ConfigParser shootout, preliminary entry

Peter Hansen peter at
Sat Oct 23 16:24:37 CEST 2004

David Wilson wrote:
> Peter Hansen wrote:
>> David Wilson wrote:
>> Is it enough to say that it is a good idea *for some people*, and
>> that you don't need to be convinced that it's a good idea for you,
>> or in general, for that to remain a fact?
> In the context of the subject, we are discussing here a replacement 
> ConfigParser. Any implementation of attribute access would amount to a 
> possibly regression in functionality and more incompatibility with how 
> Microsoft did it, as keys may be duplicate in .INI land.

So to recap, even though I might believe it's a good idea
*for me*, in a particular application which I have in mind
and which you know nothing about, you believe that I should
not use such an approach, in my own code, on my own application.
Or at least you would say that I'm committing some sort of
really bad programming mistake by doing so.  Have I got that

Or was it just that *you* don't like this pattern of access
(in which case I'd suggest that you don't have to use it,
since the dictionary approach is provided as well).

> My problem is that for some attribute access pattern:
>      confobj.<category>.<item>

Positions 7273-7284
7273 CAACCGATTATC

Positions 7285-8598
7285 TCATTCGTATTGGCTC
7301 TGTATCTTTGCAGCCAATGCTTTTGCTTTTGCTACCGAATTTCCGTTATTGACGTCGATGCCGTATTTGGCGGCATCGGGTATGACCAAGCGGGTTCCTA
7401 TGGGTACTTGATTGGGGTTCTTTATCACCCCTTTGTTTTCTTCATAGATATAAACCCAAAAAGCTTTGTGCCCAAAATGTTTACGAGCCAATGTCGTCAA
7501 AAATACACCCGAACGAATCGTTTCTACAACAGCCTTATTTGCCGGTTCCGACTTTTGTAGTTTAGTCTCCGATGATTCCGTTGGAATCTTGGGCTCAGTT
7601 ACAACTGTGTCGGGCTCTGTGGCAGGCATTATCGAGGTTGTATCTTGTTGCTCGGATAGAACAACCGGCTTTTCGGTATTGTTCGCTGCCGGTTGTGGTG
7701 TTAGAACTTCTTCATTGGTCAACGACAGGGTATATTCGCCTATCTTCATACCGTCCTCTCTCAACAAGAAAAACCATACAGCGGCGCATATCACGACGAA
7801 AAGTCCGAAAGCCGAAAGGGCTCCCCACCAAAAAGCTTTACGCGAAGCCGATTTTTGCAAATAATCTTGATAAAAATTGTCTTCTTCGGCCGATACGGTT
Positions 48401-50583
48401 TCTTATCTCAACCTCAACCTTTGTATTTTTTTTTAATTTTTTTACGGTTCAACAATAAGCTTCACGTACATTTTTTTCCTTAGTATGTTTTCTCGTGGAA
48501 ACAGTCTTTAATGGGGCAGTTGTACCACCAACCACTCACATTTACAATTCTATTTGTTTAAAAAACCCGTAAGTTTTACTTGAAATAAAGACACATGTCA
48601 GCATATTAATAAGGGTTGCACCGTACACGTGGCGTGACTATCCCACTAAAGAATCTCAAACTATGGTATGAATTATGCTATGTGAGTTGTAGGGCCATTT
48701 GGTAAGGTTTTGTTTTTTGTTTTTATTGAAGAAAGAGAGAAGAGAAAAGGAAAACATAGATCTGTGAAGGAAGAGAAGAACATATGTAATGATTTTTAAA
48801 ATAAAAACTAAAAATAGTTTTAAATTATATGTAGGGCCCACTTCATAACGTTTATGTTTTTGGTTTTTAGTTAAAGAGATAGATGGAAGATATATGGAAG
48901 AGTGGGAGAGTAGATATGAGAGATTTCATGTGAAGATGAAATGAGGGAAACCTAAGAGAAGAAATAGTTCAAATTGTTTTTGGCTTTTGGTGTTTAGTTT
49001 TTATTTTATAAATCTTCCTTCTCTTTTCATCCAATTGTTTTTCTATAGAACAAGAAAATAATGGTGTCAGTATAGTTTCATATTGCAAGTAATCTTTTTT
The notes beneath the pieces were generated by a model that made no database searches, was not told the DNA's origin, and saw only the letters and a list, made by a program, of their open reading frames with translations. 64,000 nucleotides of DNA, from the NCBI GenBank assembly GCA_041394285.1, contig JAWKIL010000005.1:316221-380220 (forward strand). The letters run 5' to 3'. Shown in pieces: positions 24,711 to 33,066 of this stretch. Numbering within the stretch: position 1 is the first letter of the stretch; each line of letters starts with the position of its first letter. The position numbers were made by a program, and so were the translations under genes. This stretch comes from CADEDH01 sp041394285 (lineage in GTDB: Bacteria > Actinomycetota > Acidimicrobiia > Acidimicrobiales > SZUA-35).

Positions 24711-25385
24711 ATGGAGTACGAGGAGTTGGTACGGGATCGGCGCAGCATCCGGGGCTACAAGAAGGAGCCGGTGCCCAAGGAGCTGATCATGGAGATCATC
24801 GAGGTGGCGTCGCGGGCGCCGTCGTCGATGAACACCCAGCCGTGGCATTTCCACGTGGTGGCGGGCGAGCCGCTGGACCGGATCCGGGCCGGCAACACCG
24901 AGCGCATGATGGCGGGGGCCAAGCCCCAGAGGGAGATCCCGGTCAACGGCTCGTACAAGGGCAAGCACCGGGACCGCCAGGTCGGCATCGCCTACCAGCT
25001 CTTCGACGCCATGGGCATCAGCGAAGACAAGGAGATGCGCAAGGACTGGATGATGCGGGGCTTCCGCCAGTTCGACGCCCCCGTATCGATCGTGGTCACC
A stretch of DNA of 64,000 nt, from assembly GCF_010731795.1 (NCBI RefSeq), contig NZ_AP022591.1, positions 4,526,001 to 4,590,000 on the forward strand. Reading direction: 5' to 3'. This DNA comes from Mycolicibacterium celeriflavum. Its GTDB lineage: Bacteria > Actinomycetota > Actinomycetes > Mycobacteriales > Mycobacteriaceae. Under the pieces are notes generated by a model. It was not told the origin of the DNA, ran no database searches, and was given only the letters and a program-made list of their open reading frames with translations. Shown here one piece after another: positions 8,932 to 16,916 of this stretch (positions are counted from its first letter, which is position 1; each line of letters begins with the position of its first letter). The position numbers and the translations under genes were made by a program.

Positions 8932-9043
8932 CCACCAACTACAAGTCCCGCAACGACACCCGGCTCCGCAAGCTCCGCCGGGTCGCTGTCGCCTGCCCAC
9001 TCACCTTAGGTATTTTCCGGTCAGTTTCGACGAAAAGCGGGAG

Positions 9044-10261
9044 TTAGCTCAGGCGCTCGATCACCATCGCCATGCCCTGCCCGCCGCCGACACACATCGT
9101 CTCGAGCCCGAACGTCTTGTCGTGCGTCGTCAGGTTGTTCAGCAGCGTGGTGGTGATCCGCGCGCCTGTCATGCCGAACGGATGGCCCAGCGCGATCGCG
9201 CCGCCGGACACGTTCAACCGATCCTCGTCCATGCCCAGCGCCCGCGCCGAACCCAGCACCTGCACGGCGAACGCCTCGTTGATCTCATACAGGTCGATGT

> confobj represents a configuration reader which bears no relation to the 
> <category> objects that might be read from a configuration using the 
> reader. Furthermore <item> at best would return only the first key 
> matching <item> in <category>. At worst it would return a list of all 
> matching items which gets points for being extra confusing. We're also 
> veering way off normal Python object attribute access semantics.

For me, replace "confobj" with "config", representing the
"configuration information" of the program, and in that case
"category" bears a clear relation to it.  Furthermore, I have
*no duplicate keys*, so I really would like to use the much
simpler form of access "config.logging.maxfilesize" or some

If I had only a "confobj" of your variety, which provided *only*
the dictionary interface, I would be sorely tempted just to read
in all the keys and store them in my own "config" object, which
would then be used as I mentioned above.  I'd really rather not
go to that extra effort.

I think this is a case of you imagining only one style of
access and application, while there are other scenarios where
other forms of access are equally appropriate *or better*.
Nobody is forcing you to use the other method though.


More information about the Python-list mailing list